ServiceNow: Bridging the Public Sector Digital Skills Gap Through the ServiceNow NextGen Program #techUKSmarterState
Four in five jobs advertised in the UK require digital skills, but the lack of available talent is holding back growth. Estimates suggest the digital skills gap costs the UK economy as much as £63 billion a year in potential GDP.
The problem is particularly pronounced in the public sector. Research and advisory firm IDC estimates that 90% of organisations will be affected by digital talent shortages, and the National Audit Office (NAO) reports that UK Government already has a specialist skills deficit. Only 4% of civil servants are digital professionals, compared with an industry average of between 8% & 12%. Furthermore, the NAO reported that government digital, data and technology vacancies rose by 7% from 3,900 in April 2022 to 4,100 in October 2022.
Bridging the digital skills gap is therefore crucial for the effective functioning of a Smarter State, where technology plays a pivotal role in delivering public services and driving efficiency.
In the UK, the government has embarked on its 2022-2025 digital and data strategy, Transforming for a Digital Future, which sets out an ambitious plan for a transformed, more efficient digital government that provides better outcomes for everyone.
While many facets of technology and improvements in digital service delivery have revolutionised the way that public services are delivered, the state still falls behind the private sector in their freedom to innovate and develop digital solutions.
Improvements in government digital functions benefit us all. Across the country, people make use of government services every day. Every time someone files a tax return, registers for a passport, or applies for a benefit, they use government infrastructure to do so – and increasingly, these interactions happen in the digital sphere. Sustaining a Smarter State means government services can run more effectively, reduce costs, and deliver savings for the taxpayer, while also improving the experiences of end users who rely on these services, often at times of greatest need and vulnerability.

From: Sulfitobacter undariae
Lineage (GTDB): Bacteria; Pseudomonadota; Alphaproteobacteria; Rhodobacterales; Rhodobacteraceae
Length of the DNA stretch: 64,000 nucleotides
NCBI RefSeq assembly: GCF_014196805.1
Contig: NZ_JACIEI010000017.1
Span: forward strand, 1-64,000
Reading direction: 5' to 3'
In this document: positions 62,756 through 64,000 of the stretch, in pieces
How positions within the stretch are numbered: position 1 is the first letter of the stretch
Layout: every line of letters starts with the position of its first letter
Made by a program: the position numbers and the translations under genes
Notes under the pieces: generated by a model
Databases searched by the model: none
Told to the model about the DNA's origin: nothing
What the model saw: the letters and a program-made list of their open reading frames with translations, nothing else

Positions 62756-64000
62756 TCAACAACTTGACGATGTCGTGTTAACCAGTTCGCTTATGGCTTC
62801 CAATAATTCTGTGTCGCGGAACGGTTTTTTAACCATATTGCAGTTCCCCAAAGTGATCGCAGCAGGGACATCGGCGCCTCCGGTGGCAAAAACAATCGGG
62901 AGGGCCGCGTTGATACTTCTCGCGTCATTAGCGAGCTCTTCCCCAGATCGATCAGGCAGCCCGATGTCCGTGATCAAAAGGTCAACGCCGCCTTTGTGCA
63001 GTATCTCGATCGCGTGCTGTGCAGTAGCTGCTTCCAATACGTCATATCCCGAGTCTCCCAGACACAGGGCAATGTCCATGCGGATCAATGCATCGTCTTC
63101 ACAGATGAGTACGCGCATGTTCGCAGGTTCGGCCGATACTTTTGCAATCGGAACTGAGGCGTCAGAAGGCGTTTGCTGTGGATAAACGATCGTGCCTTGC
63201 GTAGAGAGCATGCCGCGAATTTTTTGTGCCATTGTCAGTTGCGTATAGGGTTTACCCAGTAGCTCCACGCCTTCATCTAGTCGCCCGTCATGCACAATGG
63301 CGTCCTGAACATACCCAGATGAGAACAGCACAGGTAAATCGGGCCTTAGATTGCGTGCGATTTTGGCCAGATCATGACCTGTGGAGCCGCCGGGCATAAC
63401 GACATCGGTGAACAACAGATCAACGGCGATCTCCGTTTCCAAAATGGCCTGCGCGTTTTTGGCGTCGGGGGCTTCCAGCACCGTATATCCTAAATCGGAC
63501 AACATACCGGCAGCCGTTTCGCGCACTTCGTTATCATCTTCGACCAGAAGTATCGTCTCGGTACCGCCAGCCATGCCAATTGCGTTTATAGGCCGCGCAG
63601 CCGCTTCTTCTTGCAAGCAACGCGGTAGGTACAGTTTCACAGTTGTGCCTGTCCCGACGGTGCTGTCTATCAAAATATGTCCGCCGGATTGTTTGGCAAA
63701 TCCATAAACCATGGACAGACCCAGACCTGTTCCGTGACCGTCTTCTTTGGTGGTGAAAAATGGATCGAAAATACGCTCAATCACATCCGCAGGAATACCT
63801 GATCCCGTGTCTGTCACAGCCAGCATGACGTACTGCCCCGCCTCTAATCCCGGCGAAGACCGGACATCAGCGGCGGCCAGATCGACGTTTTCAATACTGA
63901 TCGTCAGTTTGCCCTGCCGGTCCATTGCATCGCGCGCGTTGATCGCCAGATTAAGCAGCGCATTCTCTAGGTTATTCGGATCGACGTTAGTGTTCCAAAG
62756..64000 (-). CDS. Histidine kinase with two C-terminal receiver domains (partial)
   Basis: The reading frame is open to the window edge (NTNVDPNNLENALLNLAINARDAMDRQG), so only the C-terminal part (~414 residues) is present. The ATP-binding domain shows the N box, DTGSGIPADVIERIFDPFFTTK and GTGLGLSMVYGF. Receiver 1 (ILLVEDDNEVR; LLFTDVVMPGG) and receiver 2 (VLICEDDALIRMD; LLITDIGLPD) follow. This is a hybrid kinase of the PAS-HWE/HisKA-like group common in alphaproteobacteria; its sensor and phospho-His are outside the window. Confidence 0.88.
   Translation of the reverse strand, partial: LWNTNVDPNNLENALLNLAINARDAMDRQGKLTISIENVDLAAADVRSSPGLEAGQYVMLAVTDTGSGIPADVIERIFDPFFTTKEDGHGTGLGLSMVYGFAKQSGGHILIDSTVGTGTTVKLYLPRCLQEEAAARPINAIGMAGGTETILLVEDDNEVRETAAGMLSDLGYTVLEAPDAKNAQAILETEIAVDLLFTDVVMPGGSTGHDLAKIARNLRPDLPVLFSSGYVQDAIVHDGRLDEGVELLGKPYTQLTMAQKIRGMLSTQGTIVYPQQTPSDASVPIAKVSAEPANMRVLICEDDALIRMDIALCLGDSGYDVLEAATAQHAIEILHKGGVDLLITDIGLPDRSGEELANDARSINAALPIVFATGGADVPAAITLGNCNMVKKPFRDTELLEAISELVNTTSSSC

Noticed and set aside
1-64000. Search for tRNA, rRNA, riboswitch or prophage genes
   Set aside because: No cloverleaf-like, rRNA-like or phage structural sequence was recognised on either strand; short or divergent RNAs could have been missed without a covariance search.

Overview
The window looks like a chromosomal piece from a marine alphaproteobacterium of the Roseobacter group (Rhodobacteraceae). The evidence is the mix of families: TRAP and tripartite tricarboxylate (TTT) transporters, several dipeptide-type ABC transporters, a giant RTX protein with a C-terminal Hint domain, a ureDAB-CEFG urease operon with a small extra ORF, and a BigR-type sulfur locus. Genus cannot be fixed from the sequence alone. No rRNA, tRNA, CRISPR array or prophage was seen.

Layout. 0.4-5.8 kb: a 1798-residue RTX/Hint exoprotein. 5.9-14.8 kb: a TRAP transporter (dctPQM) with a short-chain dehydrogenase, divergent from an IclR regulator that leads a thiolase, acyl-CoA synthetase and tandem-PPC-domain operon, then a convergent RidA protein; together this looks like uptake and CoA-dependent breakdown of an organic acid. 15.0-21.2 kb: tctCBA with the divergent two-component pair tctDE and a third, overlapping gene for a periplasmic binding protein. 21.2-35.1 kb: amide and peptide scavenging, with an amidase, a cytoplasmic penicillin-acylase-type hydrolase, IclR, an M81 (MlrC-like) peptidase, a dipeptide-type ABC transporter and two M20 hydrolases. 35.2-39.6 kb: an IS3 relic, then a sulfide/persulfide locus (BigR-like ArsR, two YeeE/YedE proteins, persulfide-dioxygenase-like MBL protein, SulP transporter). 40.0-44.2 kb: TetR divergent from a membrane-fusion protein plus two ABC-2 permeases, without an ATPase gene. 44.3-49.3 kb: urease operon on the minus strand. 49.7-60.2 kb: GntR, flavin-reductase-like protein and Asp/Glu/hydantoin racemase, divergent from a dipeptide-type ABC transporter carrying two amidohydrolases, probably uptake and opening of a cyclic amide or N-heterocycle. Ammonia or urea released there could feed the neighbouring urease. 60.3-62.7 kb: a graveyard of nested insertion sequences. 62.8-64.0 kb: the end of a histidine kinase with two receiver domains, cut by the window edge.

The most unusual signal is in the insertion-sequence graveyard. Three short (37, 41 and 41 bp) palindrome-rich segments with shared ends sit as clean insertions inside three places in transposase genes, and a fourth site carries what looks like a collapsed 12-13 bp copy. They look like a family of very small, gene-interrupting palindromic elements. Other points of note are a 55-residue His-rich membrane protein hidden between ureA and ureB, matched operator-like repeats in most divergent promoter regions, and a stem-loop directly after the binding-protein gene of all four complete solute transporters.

NextGen at ServiceNow: The Power of Private-Public Partnerships
Fostering private-public partnerships is a crucial part of ensuring the state can innovate and is in everyone’s interests. By partnering with private sector organisations, technology companies, and start-ups, governments will be able to provide training, mentorship, and apprenticeship opportunities to their own staff, as well as under-skilled members of the wider population – which is essential to tackling the digital skills crisis across all sectors.
At ServiceNow, we work closely with the UK government, leveraging our industry expertise to design triaging training programs. Our funded NextGen programs ensure the workforce of today are being trained for the jobs of tomorrow. Participants in our Skills Bootcamp in Service Design and Management and Apprenticeship programs in Digital & Technology Solutions, and Data Science gain comprehensive ServiceNow and wider digital skills.
These programs offer robust training that is carefully designed to maximise participants’ value in the workplace, so they can apply their new skills immediately and continue to grow. Through regular networking sessions and speed-hiring days, employers across the country can employ motivated, skilled NextGen alumni – with no training or recruitment costs attached.